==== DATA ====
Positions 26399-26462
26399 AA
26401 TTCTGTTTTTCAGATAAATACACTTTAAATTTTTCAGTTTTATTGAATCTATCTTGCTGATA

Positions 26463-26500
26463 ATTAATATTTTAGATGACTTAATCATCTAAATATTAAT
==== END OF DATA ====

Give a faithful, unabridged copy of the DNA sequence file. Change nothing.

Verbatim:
Positions 26399-26462
26399 AA
26401 TTCTGTTTTTCAGATAAATACACTTTAAATTTTTCAGTTTTATTGAATCTATCTTGCTGATA

Positions 26463-26500
26463 ATTAATATTTTAGATGACTTAATCATCTAAATATTAAT